We agonize over how to talk to our kids about tragedy. We grapple with comprehending these types of events ourselves, and the idea that we can somehow find the words that would make the events reasonable for a child to integrate seems daunting at best.
There are numerous posts and articles swirling around that give advice on how to talk to kids about incidents such as the Boston tragedy. Turn off the TV, offer just enough, answer questions but don’t add gratuitous details, let them know they are safe. Rather than doing all the talking, I like to focus on asking three main questions to find out what kids need in times like these:
- What have you heard about it?
- What do you think about it?
- What do you wonder about it?
What have you heard about it? Finding out what kids know and what they already have floating around in their heads is an important first step. If your child is away from you for any part of the day, it is impossible to know what others may or may not have told them. Finding out where they are at is a great place to start. Rumors, exaggerations, dramatizations grow and swirl and take on a life of their own. Kids build on these ideas in their imaginations. Helping them sort through all the thoughts they are already having is important. If we just add to what is already in their heads, rather than helping them sort through it, we may just be making things more complicated for them.
What do you think? Before you share what you think with your child, ask them what they think. Get an idea for where they are at emotionally and then go from there. Don’t assume that they are feeling a certain way or thinking certain thoughts. Connecting with them based on their thoughts and feelings will be much more meaningful than assuming and adding to the confusion.
What do you wonder? Answer their questions as they have them. Not before. Kids will ask for information they are ready to handle. Anything more will at best go over their heads and at worst overwhelm them. Take it slow.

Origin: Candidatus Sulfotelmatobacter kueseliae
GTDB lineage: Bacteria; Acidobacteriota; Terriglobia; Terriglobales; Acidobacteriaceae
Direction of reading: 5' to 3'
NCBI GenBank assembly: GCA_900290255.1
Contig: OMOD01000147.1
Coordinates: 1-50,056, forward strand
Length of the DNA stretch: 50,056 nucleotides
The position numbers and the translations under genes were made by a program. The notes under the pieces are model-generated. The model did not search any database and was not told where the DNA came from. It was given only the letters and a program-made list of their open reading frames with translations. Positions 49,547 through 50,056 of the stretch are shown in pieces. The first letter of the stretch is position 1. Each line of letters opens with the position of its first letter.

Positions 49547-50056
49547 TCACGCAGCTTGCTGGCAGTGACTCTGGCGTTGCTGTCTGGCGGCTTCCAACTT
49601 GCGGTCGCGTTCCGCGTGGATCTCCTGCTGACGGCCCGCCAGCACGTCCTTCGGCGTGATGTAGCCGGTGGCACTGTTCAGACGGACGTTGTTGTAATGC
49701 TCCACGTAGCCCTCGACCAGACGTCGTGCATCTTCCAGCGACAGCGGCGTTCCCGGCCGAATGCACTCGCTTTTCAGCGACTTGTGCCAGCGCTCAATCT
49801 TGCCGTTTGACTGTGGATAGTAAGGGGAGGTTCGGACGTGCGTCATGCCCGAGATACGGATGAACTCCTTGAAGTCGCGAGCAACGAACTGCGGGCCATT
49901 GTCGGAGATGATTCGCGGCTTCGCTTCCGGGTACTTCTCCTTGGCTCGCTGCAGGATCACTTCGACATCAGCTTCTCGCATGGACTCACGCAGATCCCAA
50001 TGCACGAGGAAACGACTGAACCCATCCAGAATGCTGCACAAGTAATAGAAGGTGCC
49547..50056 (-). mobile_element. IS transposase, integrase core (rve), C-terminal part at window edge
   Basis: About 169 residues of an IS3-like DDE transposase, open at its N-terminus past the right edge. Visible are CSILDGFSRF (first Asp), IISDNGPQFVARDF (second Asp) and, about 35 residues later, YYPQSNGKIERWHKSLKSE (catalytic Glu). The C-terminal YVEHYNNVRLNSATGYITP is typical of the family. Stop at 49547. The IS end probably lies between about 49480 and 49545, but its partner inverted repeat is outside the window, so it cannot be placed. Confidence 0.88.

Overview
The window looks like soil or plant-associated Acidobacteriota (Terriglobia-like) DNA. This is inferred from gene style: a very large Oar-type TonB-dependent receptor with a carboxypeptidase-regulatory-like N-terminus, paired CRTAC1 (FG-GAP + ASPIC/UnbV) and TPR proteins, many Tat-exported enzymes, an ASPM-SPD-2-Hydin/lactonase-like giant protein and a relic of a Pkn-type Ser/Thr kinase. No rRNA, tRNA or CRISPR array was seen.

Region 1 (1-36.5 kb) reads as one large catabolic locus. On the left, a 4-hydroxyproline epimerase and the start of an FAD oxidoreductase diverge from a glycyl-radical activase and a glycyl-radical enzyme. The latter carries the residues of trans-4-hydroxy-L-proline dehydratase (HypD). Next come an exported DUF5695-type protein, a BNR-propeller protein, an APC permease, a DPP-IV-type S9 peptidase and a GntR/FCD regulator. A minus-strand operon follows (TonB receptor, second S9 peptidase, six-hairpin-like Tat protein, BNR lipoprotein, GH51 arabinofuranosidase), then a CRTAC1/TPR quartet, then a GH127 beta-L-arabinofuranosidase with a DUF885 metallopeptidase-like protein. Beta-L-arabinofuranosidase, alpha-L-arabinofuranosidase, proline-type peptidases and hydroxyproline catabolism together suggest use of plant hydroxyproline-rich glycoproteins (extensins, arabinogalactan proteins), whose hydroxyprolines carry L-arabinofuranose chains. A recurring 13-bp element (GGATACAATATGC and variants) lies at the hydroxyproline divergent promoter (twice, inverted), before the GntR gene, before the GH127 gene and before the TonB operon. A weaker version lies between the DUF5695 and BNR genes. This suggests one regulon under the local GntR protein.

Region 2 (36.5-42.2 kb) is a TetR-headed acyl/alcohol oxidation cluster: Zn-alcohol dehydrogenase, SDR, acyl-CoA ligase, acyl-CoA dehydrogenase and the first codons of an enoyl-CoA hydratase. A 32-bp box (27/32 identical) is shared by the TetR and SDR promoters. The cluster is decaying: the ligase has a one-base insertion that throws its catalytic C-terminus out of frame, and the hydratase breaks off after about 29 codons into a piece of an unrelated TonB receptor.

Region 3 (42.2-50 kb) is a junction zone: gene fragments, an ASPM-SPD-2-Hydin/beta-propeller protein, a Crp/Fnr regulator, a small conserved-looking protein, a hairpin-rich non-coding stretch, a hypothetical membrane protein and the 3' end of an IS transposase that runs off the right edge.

Allow their lives to go back to normal. Turn off the radio and the TV. Talk about the event openly when they bring it up, but do your own processing away from them. Respect the child’s privilege to have their world stay as protected from the information as possible. It is a privilege they won’t always have, and one we should strive to keep as long as possible. If your child’s life was touched directly, go from there. In short, give them what they need and not more.
But even with all of this, we still struggle with what to say. And it is important that we are deliberate with our response because the story we tell matters. The narrative that we tell about our lives, our selves, our world defines how we see our lives, our selves, our worlds. If we give the good more attention than the bad, our narrative, our experience and, hence, our future can be hopeful rather than bleak.
We could spend our energy talking about the tragedy. The fear, the pain, the devastation. But after every tragedy we can also talk about the countless stories of human connection, inspiration and hope that arise. People loving and caring and healing and helping. This is the true human spirit. One person wreaks havoc. But that is not the narrative our hearts need to embrace. 1000 people save lives. 1000 people react with love and grace and compassion. That is the story I want my children to know. That is the story I want them to connect to. That is the story I want to resonate with them and define their world, their future.
There will always be the one who brings pain. The sad truth is that there will be more events like these in our children’s future. But for every act of pain, there are 1000 points of light.
So when my children ask, I will tell that story. I will look for the articles and stories that focus on the acts of hope and inspiration. And I will hope that their narrative will evolve to embrace the positive even in the midst of such negative events. Because maybe, if we can help a new generation of adults build a narrative of connection, the acts of pain will fade into the past.